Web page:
SI Vault
Dan Jenkins
June 09, 1969
U.S. Opens are often held in old clubs that look like castles and are as much fun as a bank, but this year's tournament at Champions in Houston promises to provide a swinging atmosphere
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June 09, 1969

Wide-open Eyes Are On Texas

U.S. Opens are often held in old clubs that look like castles and are as much fun as a bank, but this year's tournament at Champions in Houston promises to provide a swinging atmosphere

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There has always been this joke that if you took the average golfer out of Texas and put him on a lush fairway in the East—a Merion, say, or a Winged Foot—he would declare the lie unplayable. He needs some of that good old dry-red crust of the rangeland on which to hit his spectacular 40-yard putter-approach shot. He also needs a handful of dust to wash down his glass of beer in the clubhouse. Everybody knows a Texan plays golf in a Stetson and an undershirt when he's not shooting people or forming a conglomerate. Everybody knows his wife has the same hairdo she wore as a drum majorette and that his idea of absorbing culture is to stroll through Neiman-Marcus. And we all know what he thinks about society's problems. There wouldn't be no ghettos if everybody was a Lee Trevino (see cover). Old Lee, he just upped and win his-self out of poverty in the National Open. Lee's a real fine Mexican. Real fine.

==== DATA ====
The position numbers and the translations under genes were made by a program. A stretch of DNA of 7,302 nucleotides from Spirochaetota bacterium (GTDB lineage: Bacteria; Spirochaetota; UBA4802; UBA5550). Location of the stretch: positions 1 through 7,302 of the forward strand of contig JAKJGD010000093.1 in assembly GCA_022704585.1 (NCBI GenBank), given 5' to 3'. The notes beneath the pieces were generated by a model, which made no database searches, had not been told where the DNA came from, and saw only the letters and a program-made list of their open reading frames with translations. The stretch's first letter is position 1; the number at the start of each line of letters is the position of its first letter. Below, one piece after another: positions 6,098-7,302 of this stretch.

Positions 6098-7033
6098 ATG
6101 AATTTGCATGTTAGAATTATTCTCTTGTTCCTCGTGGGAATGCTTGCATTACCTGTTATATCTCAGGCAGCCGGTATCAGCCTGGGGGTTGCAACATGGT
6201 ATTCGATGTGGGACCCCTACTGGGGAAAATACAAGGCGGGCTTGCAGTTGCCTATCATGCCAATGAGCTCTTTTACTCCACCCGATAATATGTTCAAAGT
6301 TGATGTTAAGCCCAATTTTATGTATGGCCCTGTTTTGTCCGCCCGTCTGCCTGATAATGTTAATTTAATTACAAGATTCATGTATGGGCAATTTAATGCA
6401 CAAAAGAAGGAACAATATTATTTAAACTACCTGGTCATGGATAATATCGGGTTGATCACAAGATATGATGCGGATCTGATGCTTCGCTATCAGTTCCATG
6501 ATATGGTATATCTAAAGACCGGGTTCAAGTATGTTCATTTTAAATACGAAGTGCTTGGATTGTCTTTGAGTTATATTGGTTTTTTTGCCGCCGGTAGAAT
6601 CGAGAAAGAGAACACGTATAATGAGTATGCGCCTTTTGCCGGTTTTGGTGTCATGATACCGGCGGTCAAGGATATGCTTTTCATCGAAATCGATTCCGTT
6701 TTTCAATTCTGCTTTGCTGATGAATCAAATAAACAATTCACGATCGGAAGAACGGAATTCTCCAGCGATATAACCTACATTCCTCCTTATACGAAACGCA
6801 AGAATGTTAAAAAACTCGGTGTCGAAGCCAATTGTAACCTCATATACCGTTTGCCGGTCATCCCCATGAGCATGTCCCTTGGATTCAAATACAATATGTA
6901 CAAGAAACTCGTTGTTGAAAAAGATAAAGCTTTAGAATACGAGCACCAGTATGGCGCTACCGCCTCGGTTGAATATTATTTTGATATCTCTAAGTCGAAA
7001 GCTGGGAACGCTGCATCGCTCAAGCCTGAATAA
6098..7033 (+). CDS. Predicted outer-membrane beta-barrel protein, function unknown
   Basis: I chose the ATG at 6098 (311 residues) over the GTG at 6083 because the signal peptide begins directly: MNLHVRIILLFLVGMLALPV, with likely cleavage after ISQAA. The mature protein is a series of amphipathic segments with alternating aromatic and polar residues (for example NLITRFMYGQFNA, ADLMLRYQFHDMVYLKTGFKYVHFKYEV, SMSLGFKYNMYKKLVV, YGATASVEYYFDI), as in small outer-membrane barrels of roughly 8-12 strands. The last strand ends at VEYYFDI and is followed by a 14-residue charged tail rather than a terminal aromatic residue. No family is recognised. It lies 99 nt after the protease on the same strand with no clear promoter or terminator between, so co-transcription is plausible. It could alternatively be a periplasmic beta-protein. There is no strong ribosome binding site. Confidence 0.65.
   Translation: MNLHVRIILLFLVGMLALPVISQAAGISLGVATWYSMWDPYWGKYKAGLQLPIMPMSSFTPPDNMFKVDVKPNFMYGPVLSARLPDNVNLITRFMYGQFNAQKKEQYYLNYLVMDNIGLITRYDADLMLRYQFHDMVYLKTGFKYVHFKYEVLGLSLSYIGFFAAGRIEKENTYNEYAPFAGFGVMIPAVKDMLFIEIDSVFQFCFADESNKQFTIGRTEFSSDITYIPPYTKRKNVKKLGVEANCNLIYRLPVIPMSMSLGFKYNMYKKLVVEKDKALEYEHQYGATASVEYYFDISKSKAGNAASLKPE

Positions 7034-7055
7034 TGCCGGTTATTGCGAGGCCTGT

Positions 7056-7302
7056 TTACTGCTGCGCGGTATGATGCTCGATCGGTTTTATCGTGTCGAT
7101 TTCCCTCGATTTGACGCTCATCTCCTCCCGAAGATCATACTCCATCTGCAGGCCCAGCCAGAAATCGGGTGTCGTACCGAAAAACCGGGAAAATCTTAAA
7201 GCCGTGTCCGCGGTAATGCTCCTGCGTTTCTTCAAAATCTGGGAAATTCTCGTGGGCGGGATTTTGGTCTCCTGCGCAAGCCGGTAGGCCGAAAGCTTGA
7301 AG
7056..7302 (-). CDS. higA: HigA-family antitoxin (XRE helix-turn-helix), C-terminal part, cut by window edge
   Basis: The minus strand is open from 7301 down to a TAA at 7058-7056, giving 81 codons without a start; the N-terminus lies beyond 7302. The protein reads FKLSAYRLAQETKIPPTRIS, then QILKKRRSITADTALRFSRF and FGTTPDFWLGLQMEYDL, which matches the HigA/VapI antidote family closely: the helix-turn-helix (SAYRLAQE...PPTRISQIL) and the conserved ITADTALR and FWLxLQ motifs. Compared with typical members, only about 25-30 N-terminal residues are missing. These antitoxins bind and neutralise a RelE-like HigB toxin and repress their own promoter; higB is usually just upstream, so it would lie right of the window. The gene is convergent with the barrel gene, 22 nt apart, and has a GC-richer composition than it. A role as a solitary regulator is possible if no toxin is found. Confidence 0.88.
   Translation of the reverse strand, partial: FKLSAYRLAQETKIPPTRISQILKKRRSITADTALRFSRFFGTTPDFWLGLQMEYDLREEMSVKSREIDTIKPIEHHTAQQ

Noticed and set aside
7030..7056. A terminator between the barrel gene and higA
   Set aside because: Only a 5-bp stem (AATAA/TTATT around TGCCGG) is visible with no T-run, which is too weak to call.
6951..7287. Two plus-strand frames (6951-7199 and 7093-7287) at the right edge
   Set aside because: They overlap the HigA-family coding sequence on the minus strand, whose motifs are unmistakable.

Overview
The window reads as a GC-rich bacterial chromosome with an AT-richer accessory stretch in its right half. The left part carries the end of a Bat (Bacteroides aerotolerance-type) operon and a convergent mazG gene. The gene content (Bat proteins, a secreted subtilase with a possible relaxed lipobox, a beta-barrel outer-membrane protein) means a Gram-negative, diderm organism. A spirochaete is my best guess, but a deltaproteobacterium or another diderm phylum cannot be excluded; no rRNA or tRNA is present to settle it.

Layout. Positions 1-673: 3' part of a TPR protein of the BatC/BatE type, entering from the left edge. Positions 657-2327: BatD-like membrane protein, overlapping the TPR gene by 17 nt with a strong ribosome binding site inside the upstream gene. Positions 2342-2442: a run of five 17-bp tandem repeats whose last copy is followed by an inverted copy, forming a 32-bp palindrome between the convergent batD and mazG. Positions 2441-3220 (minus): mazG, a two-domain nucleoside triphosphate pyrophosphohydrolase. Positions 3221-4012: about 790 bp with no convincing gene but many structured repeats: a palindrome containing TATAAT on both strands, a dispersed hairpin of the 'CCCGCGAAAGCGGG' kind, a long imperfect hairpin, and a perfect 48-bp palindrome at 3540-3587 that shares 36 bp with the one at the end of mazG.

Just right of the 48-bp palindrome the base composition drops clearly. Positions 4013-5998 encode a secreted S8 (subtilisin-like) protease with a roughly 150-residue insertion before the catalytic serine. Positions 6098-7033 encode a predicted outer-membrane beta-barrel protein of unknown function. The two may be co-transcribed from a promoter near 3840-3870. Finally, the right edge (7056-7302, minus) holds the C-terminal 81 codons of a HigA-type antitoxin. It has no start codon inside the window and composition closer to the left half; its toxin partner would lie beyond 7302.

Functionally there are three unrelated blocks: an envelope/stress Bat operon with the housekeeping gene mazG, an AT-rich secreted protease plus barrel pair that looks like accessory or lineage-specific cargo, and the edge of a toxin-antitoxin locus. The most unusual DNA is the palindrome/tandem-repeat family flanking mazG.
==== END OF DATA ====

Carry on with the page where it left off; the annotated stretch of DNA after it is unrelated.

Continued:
In all of the above there is an element of truth, but there is more misconception than anything. In its bewildering vastness Texas is a lot of different places. The harsh, flat, windswept country is out there, to be sure, with an occasional fairway blending into the mesquite—and a man in a Stetson hitting pitch-and-run shots to the greens. But in all other directions one can find such surprising things as tossing hills, mountains, coastlines, meadows, pine thickets and hollows, and fairways curving through all of this. The truth is, there is more grass in Texas than crust—Bermuda, rye, bent—all of it green like at Winged Foot. And a pretty good example is the Champions Golf Club in Houston where the U.S. Open championship will begin next week.

Champions is plush enough and elegant enough to dazzle any non-Texan and it is so well-conceived that it outshines almost every country club that tries to cater especially to golfers. About 20 minutes north of the downtown Houston area, it is set in a forest of pine, water oak, cypress and hickory and along the bank of a deep, rushing creek, which comes murderously into play on a couple of holes. There are man-made ponds and man-planted shrubs to enhance the beauty and increase the shot value. It is a flat course, about the flattest the Open will have been played on, but it twists and turns and stretches out its length so that the pro is invited to hammer the driver repeatedly or come up short. The greens hump and sway and offer some fascinating pin placements—behind bunkers, behind ponds, beneath trees. In its subtleties it is much like Winged Foot, a course with only two or three truly memorable holes but one which offers a hellish lot of golf from start to finish.